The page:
Covered CA draws state and industry fire

Struggling to prove that it has stabilized its business model, Covered California rebuffed criticism from industry leaders burned by their Obamacare experience, while a new state report called the exchange’s own practices and plans into question.

Most recently, Covered California fired back at charges that it shared responsibility for hundreds of millions in losses incurred last year nationwide. “In a blistering critique, Covered California’s executive director, Peter Lee, said UnitedHealth Group Inc. made a series of blunders on rates and networks that led to a $475 million loss in 2015 on individual policies across the country,” NPR reported. “The company estimates a similar exchange-related loss of $500 million in 2016.”

“Lee, a staunch defender of the health law and a former official in the Obama administration, has tangled with UnitedHealth in the past. He knocked the company for sitting out the launch of Obamacare in 2014, then welcomed UnitedHealth into Covered California for 2016.”

Leveling off

The company’s tortured relationship with California’s health exchange culminated in an analyst conference call where CEO Stephen Hemsley warned UnitedHealth “can’t really subsidize a marketplace that doesn’t appear at the moment to be sustaining itself.” Observers interpreted the call as a signal that other insurers were getting nervous about the health exchanges’ prospects for self sustaining.

Analysts have tangled over the likelihood that Covered California’s numbers have already begun to plateau — that is, add participants at around the same rate as the previous year. “Despite Covered California’s $29 million marketing campaign to publicize the exchange, many uninsured Californians continue to say they can’t justify paying for health insurance, even if they have to pay a large fine for remaining unprotected,” according to the San Jose Mercury News, which suggested numbers could come in just 100,000 above the previous enrollment period. “The exchange set a goal of enrolling 295,000 to 450,000 Californians who had never bought insurance through the exchange before.”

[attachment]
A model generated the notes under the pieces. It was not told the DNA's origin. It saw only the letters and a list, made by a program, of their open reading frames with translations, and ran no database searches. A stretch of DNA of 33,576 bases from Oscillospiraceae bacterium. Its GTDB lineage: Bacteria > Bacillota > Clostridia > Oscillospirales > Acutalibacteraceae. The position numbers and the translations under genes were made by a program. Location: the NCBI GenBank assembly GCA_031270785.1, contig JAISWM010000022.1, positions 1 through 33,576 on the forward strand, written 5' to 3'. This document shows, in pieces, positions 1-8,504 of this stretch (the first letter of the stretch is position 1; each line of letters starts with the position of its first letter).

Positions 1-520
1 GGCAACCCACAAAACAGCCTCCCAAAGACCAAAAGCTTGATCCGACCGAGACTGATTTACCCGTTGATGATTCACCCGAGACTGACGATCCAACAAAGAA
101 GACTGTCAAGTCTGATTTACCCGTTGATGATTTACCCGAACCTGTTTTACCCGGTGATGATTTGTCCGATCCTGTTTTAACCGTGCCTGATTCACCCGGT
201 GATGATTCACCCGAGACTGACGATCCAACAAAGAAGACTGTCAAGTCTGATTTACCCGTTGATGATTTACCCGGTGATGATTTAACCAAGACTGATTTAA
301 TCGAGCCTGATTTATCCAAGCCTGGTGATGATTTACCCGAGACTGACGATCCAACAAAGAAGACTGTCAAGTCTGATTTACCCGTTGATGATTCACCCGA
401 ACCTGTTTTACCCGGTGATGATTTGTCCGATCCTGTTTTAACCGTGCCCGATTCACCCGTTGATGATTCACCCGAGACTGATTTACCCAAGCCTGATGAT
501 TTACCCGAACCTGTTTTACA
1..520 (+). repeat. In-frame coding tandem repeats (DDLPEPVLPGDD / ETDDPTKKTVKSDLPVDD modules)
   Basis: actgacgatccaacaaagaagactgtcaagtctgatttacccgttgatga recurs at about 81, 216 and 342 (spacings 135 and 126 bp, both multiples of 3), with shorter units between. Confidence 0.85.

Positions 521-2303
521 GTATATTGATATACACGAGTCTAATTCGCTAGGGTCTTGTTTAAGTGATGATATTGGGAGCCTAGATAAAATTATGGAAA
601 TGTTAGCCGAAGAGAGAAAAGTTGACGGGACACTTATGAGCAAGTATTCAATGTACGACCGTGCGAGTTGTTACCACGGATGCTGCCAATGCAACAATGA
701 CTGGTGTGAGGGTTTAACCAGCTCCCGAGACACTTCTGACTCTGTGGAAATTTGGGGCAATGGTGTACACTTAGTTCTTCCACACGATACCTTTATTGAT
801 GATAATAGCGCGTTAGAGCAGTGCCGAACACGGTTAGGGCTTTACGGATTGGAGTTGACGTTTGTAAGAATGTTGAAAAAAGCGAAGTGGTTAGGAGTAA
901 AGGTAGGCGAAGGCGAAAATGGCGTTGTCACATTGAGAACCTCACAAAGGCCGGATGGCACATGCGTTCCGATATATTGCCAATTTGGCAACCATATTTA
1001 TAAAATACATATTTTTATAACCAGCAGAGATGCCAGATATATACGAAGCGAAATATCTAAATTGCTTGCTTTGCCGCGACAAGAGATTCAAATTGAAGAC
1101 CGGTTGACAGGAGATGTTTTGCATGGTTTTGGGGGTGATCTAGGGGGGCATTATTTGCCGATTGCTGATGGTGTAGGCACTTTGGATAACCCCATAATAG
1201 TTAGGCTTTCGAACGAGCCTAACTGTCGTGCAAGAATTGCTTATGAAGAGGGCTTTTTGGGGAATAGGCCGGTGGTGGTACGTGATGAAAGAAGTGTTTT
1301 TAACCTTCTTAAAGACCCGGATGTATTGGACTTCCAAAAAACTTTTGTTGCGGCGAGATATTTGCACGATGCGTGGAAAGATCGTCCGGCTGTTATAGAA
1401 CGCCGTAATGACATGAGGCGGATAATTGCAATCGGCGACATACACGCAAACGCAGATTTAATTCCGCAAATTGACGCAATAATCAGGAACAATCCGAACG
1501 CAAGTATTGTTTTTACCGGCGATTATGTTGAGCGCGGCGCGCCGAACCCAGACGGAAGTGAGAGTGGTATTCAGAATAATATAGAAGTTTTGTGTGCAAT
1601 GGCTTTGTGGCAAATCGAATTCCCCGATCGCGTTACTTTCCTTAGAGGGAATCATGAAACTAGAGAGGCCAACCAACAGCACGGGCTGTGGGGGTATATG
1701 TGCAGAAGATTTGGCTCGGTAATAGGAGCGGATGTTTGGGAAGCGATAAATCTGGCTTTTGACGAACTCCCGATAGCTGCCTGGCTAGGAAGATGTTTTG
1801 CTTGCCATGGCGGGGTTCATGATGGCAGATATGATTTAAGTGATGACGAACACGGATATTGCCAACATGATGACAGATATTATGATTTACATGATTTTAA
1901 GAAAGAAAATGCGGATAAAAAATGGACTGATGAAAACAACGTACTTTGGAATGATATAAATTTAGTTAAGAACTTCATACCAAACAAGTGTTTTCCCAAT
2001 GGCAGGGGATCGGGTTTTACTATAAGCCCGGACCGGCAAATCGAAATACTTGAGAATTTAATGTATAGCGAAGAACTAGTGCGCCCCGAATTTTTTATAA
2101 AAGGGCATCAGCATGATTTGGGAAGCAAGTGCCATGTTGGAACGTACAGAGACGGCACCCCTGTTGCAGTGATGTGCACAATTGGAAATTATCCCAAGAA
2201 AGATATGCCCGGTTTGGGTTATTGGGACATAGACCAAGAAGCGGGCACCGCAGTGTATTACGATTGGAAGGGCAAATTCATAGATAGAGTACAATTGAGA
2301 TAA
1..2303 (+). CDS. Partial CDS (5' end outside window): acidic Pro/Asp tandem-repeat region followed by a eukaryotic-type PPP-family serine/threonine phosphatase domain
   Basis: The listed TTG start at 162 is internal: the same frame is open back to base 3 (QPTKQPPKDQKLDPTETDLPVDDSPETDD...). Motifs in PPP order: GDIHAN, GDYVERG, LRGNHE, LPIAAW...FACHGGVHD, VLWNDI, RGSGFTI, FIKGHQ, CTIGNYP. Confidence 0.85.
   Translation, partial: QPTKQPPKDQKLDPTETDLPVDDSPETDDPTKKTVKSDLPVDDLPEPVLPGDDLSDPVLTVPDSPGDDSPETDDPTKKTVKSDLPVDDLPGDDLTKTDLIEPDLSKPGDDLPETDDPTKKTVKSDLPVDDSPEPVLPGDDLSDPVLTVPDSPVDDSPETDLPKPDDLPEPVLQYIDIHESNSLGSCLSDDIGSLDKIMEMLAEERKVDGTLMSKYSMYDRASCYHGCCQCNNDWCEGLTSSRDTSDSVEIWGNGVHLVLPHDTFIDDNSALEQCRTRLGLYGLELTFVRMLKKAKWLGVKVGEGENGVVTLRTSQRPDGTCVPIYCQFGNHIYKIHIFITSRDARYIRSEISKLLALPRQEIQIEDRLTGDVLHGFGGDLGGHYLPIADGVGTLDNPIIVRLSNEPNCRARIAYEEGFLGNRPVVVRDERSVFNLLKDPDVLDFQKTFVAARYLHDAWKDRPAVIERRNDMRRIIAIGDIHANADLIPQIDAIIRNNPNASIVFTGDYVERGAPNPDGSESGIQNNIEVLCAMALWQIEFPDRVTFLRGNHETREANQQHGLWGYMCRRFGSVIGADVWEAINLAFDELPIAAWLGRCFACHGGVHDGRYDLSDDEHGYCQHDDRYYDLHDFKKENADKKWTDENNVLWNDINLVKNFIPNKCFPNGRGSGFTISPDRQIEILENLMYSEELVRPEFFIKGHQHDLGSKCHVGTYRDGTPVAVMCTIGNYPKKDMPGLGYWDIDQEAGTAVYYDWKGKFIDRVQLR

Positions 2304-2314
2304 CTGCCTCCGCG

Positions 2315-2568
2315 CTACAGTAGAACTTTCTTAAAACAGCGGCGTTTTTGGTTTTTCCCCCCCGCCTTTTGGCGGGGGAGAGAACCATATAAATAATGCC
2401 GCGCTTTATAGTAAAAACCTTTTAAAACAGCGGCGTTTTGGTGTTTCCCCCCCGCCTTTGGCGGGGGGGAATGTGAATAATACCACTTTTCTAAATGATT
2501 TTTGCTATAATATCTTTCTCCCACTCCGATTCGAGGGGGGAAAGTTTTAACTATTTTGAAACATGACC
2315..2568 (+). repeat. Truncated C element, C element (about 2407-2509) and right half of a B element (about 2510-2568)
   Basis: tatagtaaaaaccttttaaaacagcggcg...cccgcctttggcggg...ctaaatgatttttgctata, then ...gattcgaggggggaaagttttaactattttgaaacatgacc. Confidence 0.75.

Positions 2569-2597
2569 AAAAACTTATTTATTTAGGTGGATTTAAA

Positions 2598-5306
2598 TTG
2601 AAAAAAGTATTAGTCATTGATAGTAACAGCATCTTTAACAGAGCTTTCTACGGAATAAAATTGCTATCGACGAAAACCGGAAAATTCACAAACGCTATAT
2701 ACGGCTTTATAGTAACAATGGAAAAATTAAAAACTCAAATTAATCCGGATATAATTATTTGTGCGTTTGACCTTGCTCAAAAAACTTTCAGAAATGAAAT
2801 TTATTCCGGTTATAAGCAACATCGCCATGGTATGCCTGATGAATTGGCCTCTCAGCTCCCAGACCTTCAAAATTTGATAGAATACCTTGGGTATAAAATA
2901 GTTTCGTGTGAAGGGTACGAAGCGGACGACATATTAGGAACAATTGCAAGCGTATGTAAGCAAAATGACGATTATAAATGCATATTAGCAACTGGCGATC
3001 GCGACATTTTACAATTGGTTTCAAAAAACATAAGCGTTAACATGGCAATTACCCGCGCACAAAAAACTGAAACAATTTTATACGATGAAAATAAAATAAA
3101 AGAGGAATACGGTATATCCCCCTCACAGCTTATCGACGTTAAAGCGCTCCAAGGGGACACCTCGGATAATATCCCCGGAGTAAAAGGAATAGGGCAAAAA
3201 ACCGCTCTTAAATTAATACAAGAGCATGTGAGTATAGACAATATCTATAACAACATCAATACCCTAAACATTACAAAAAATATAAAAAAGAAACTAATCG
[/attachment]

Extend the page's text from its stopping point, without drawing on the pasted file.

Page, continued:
Even the state’s own auditor, Elaine Howle, has joined the fray with a sobering judgment on the stability of Covered California. In a report that calls the exchange “high-risk,” the auditor noted that its business model must now shift away from Washington subsidies, increasing the pressure to make up the difference by taking a cut of sales. “Federal funding will expire this year,” Capital Public Radio noted. “That will leave Covered California to rely solely on revenue from health insurers. The amount they pay is dependent on how many people enroll in insurance plans through Covered California.” The exchange has applied a charge of $13.95 each month on each plan it sells. “The audit says, with limited data from the program’s short history, it’s hard to know if Covered California’s enrollment projections will be correct,” according to CPR.

The auditor also focused attention on the issue of competition. It “criticized the exchange for not sufficiently justifying its decision to award a number of large contracts without subjecting the contractors to competitive bidding,” as CNBC reported. “The audit found that 9 of the 40 justifications for sole-source contracts the exchange issued ‘were insufficient’ according to the policy adopted by the exchange’s own board.” According to the Sacramento Bee, Howle questioned the exchange’s spending habits:

“Without competition between prospective firms, the health insurance exchange couldn’t be assured its contractors were the most qualified — or cost-effective — auditors said. They cited the example of the agency’s third-largest overall contract, a marketing and outreach pact with Weber Shandwick for nearly $134 million.”

Exchange officials, the Bee added, “did not dispute the audit but said they have adopted new contracting policies and have improved staff training on the subject. […] Covered California, following a competitive process, has since awarded its advertising and marketing work to Campbell Ewald Company for some $150 million.”

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